Usually You change clutch and pressure plate (even if not necessary) + accessories.
In Europe the pricelist is >>> more than the retail price, a "clucth kit" for Fiat Ducato (X250) with 3.0 diesel engine could cost in the range Euro 250 - 400 for brands like Valeo, Sachs, Luk. If You need also to change the flywheel You have to add another Euro 200 - 300.
 

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It should be possible to get 200K on a clutch with an AMT. An acquaintance of mine who does technical advising for Freigthliner believes the ATM clutch will outlast a driver shifted clutch by a factor of 2. That being said I have known people who can burn up a clutch in 60K miles so that would not be 200K but those people should benefit the most as the robotic control will not let them do the bad things they do with their foot. I have never replaced a clutch on a vehicle I have owned since new and drove one 205K and the other 225K miles. Both needed throwout bearings about half way through. I would not expect the AMT to do much better but perhaps a bit. All this leads me to think 180-220K which is near the lifetime for automatics like the one in the gas promaster. The clutch job will be much cheaper than a rebuild on the automatic. BTW I don't think the M40 itself will fail in 400K miles unless badly abused and overworked. These are just opinions and worth what you are paying for them of course.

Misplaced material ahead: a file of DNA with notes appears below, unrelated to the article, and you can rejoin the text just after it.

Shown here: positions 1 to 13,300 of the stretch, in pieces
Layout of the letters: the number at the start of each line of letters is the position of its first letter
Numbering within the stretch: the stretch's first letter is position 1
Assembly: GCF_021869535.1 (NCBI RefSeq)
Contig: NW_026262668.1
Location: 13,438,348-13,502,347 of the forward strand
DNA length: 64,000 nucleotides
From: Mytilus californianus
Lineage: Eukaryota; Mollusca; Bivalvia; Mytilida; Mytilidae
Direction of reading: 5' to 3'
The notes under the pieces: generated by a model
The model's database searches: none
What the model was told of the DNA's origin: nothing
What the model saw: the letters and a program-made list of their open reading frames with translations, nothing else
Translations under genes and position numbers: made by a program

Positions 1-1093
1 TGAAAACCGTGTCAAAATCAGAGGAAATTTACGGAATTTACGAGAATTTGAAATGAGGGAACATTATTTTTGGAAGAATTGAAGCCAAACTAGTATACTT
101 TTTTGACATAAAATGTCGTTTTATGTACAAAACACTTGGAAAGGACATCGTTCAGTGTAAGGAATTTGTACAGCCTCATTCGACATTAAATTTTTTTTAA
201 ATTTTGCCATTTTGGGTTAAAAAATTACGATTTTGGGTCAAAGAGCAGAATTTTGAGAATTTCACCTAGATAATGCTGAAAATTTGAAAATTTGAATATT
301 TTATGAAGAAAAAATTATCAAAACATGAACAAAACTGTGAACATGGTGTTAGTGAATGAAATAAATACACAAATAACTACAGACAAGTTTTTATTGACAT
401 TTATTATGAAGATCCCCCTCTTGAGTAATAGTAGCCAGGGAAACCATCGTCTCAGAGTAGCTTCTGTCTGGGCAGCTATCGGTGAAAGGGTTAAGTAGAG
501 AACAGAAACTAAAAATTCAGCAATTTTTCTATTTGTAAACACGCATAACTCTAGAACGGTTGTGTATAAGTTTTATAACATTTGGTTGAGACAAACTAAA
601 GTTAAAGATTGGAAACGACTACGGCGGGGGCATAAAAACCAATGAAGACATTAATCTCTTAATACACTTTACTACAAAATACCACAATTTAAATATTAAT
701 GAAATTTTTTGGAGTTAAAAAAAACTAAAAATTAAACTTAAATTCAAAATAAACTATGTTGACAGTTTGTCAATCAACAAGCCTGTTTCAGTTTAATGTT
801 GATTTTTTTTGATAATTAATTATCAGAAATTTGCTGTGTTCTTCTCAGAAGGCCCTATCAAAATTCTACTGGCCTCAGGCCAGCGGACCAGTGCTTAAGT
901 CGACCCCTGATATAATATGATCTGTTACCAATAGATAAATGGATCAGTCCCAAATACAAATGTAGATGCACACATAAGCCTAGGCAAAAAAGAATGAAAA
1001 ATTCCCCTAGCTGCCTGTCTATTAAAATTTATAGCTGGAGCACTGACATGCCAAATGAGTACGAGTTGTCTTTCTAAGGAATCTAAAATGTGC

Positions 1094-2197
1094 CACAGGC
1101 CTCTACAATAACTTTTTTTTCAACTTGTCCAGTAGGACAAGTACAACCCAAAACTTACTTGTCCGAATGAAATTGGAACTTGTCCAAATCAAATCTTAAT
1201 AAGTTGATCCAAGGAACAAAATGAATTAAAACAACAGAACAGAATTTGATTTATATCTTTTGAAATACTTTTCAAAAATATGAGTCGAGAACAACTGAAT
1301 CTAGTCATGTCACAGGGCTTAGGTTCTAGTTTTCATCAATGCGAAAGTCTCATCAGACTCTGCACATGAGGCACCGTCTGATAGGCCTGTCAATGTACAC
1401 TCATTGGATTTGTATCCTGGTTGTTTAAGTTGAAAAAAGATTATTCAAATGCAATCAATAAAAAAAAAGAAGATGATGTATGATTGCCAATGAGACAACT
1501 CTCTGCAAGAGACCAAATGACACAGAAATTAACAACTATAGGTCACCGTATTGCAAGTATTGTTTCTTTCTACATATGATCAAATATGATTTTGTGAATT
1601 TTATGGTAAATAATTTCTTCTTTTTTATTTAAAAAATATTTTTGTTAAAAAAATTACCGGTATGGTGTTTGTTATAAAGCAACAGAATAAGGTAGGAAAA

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Discussion Starter · #4 ·
I kind of figured the clutch would be the week point. The Diesel is now offered in the Winnebago Trend which includes the AMT transmission. I think the Trend would avg. 20 plus mpg with the diesel. Thanks for the replies.